An old pair of sneakers were discarded in a small wastebasket at work. Anytime someone popped their head around the cubicle they’d ask my neighbor, “You’re throwing your shoes away?” The question pickpocketed productivity since it only had one (glaringly obvious) answer. I was reminded of how BAD we are at asking questions and connecting socially.
The intent, I understand. We use the first accessible variant as a “way in”. We want to break the ice with questions about a black eye, hickie, cast, flat tire, divorce etc. There is nothing wrong with using the obvious bridge to cross the moat…except for the fact that our abundantly hollow question may be agonizingly unpleasant to the recipient. “Hey, you broke your arm?” “How’d you get that black eye?” “I heard you are pregnant?”
THE CHALLENGE: If you ever feel the need to question the obvious as a means of kindling a conversation, try to come up with a new angle. Instead of, “You’re throwing your shoes away?” You might consider something like:
(1) What was the best adventure you’ve ever had in these shoes?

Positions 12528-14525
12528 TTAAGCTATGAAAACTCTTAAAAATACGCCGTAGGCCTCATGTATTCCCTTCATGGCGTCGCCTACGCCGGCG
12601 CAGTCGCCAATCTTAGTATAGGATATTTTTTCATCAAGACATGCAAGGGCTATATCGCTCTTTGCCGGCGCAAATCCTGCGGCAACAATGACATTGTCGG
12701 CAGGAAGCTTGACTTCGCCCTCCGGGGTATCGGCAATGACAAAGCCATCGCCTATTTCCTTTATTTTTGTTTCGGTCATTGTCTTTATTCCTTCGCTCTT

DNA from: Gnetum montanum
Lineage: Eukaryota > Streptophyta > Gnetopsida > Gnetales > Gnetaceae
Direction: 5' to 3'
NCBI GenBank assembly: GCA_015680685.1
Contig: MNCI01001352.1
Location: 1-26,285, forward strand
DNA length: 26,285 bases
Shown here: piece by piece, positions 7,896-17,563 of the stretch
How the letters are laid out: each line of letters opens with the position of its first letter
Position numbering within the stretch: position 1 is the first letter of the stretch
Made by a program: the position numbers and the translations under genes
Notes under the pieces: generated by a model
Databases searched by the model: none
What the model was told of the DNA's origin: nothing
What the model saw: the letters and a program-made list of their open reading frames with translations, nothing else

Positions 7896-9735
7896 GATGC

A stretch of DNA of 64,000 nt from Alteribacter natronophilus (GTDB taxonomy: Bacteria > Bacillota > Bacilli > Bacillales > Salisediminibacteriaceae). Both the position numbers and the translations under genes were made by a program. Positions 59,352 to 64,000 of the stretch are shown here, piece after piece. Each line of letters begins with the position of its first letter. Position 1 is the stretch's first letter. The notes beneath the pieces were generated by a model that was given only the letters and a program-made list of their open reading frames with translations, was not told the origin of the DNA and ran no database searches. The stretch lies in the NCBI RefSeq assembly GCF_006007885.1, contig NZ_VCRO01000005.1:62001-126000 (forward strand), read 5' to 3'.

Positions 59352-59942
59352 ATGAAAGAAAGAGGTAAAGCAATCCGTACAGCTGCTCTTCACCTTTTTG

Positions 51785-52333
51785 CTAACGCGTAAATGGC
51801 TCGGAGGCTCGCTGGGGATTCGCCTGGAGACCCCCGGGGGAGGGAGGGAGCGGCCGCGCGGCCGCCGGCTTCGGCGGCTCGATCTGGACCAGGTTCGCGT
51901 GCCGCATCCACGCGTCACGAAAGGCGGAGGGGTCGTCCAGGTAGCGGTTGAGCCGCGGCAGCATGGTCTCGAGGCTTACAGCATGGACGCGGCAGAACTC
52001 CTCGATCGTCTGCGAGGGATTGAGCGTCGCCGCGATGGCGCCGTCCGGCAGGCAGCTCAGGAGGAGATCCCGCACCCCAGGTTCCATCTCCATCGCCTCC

(2) How many pairs of shoes do you own? What do you think the average is for most people in America?
(3) Tell me about the day you purchased those sneakers? How much did you pay? Was there an alternate brand or style? What was the deciding factor?
(4) How much would you give me if I can sell these on eBay?
(5) If these shoes could talk, what would they say?
You get the idea. Putting a twist on the “obvious question” demonstrates that you are unlike the previous 99 people who just asked the same exact thing. This practice will lead to more meaningful conversations and rich relationships.
For more ideas about asking the right questions, you might enjoy this post.
Photo by Tom